Friday, March 30, 2012

Moab Part 2 - The Klondike Bluffs (Baby Steps)

On our second day in Moab we awoke to partly cloudy skies and cold temps, somewhere in the high 20's to low 30's. Although we were all eager to ride, it was hard to get motivated because of the frigid air. We basically hung-out bundled up in our big puffy jackets waiting for the first rays of light to shine down from the cliff walls above our camp. Being one of the impatient ones, I hiked across the road to where some sun shone down to ground level, so I could warm up like a lizard on the rocks. Once I had absorbed enough energy I returned to camp to cook breakfast and pack up my gear for our day of riding.


Cool morning temps



Sitting in the sun, waiting for the sun to land on our campsite



Tait gets in some pre-ride maintenance


The adventure for the day would be on a trail called "Baby Steps", a newly laid piece of singletrack in the Klondike Bluffs riding area. From camp it took us about 1/2 an hour to reach the trailhead at the base of the bluffs. As we geared up we all looked up at the sky hoping that the clouds in the distance wouldn't give us a wallop like it had the previous day while riding the Moab Brand Trails. Since it was sunny and relatively pleasant, I dressed fairly light but made sure to pack extra clothes just in case things got nasty. Before long we were off on the trail, which was actually a pretty sandy jeep road for the first 3/4 of a mile. When we reached the actual start of Baby Steps I realized that I had forgotten my Camelback back at the car -- I couldn't tell it wasn't on because of all the camera gear I was carrying! After admitting my flub and apologizing for holding the group up, I hightailed it back to the car to gather my much needed accessory.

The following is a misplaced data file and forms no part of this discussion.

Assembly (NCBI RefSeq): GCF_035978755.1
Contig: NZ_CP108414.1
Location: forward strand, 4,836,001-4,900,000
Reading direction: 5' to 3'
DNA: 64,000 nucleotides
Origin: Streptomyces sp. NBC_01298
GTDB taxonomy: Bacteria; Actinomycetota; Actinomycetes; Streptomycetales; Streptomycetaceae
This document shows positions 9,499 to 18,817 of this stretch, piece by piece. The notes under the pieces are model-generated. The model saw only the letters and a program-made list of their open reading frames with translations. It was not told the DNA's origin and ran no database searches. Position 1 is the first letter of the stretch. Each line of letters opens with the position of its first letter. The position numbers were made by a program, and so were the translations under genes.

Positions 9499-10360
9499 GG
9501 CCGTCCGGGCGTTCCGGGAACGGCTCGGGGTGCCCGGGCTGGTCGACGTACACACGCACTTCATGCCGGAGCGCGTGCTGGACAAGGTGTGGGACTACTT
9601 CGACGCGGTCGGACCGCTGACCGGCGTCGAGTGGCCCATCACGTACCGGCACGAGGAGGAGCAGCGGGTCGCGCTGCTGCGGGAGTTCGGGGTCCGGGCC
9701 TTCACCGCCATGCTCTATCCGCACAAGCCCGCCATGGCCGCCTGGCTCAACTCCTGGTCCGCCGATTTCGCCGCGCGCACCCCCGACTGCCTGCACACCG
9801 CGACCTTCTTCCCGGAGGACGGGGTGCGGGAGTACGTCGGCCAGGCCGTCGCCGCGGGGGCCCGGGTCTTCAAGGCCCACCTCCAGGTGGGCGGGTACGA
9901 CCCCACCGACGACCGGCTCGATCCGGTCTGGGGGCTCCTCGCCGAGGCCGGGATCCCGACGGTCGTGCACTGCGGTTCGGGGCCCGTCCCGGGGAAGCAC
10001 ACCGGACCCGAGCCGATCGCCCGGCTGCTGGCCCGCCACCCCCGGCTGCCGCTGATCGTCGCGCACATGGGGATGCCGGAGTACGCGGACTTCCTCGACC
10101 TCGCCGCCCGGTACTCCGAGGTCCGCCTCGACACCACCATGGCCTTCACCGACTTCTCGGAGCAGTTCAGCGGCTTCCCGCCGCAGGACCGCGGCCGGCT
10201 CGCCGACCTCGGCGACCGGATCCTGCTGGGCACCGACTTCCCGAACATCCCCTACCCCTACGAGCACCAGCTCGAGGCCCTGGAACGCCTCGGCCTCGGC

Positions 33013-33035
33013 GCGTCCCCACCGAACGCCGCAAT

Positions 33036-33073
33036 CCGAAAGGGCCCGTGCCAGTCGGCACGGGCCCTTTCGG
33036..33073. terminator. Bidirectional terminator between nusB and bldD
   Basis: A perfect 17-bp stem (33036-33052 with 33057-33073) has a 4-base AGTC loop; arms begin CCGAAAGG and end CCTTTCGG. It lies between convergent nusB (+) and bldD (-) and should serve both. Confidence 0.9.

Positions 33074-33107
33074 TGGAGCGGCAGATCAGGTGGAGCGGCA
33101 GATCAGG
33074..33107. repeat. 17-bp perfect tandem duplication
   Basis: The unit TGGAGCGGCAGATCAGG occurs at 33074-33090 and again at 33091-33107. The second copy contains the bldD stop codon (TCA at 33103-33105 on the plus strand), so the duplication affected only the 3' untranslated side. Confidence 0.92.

Figuring out where the hell we're going




The trail map for our ride, which can be found here
(along with other Moab trail maps)



A 1/4 mile out the gate, let the derobing begin.



Randy likes sand...